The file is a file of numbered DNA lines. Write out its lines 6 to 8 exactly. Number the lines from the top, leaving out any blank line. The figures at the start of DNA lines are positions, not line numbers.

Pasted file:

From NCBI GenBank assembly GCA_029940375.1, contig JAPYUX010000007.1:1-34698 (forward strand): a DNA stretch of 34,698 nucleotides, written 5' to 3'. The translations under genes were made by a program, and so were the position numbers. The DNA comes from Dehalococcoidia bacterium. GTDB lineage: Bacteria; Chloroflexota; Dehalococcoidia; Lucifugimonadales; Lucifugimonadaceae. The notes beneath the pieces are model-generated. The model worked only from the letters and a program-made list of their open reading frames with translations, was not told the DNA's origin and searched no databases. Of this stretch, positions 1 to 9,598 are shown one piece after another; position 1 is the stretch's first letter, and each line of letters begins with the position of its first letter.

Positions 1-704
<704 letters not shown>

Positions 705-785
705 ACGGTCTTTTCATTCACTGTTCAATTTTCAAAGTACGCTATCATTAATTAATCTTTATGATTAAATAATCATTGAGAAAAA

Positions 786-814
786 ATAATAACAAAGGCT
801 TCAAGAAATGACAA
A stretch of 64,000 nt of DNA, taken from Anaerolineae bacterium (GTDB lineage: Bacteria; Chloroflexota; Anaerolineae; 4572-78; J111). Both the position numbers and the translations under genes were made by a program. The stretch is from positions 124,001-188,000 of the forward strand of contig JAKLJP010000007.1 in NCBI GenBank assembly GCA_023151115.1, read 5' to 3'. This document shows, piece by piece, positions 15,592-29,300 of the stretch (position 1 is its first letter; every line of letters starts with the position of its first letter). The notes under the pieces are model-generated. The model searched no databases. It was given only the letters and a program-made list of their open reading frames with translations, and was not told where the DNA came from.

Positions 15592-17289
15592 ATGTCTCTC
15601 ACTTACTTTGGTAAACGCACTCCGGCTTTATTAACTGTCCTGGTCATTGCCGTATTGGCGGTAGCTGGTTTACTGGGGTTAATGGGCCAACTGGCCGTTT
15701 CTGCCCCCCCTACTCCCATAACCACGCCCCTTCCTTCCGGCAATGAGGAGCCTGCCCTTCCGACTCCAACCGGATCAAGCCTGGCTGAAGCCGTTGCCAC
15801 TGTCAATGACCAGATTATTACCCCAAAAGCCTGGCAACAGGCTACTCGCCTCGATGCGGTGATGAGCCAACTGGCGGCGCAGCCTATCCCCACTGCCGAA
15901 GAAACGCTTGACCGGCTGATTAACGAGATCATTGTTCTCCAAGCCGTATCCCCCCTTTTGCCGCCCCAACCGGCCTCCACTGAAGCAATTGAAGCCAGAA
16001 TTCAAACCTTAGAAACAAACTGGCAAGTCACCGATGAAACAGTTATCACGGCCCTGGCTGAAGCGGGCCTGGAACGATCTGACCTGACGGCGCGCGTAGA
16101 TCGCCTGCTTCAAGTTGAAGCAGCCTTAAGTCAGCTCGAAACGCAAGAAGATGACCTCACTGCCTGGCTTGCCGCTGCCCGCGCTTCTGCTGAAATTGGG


Positions 786-814
786 ATAATAACAAAGGCT
801 TCAAGAAATGACAA